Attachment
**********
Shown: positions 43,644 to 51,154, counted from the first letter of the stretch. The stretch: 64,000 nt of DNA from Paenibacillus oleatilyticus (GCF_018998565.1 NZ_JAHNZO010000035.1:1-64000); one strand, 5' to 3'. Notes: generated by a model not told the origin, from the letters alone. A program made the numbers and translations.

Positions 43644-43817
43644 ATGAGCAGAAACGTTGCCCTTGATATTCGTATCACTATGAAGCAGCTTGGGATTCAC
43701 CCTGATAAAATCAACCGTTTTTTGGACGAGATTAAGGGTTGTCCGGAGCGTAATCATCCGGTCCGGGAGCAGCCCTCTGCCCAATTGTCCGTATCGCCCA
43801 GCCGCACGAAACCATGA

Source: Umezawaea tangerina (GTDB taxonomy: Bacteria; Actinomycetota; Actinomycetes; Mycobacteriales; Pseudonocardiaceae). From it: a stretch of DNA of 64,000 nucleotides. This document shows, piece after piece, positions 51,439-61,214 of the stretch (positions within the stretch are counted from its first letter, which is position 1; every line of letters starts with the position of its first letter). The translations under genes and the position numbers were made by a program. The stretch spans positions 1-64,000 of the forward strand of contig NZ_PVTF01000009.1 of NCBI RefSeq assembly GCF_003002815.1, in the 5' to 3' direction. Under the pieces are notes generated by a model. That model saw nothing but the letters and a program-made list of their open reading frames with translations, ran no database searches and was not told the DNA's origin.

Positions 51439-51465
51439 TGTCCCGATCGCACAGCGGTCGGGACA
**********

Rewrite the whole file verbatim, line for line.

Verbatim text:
Shown: positions 43,644 to 51,154, counted from the first letter of the stretch. The stretch: 64,000 nt of DNA from Paenibacillus oleatilyticus (GCF_018998565.1 NZ_JAHNZO010000035.1:1-64000); one strand, 5' to 3'. Notes: generated by a model not told the origin, from the letters alone. A program made the numbers and translations.

Positions 43644-43817
43644 ATGAGCAGAAACGTTGCCCTTGATATTCGTATCACTATGAAGCAGCTTGGGATTCAC
43701 CCTGATAAAATCAACCGTTTTTTGGACGAGATTAAGGGTTGTCCGGAGCGTAATCATCCGGTCCGGGAGCAGCCCTCTGCCCAATTGTCCGTATCGCCCA
43801 GCCGCACGAAACCATGA

Source: Umezawaea tangerina (GTDB taxonomy: Bacteria; Actinomycetota; Actinomycetes; Mycobacteriales; Pseudonocardiaceae). From it: a stretch of DNA of 64,000 nucleotides. This document shows, piece after piece, positions 51,439-61,214 of the stretch (positions within the stretch are counted from its first letter, which is position 1; every line of letters starts with the position of its first letter). The translations under genes and the position numbers were made by a program. The stretch spans positions 1-64,000 of the forward strand of contig NZ_PVTF01000009.1 of NCBI RefSeq assembly GCF_003002815.1, in the 5' to 3' direction. Under the pieces are notes generated by a model. That model saw nothing but the letters and a program-made list of their open reading frames with translations, ran no database searches and was not told the DNA's origin.

Positions 51439-51465
51439 TGTCCCGATCGCACAGCGGTCGGGACA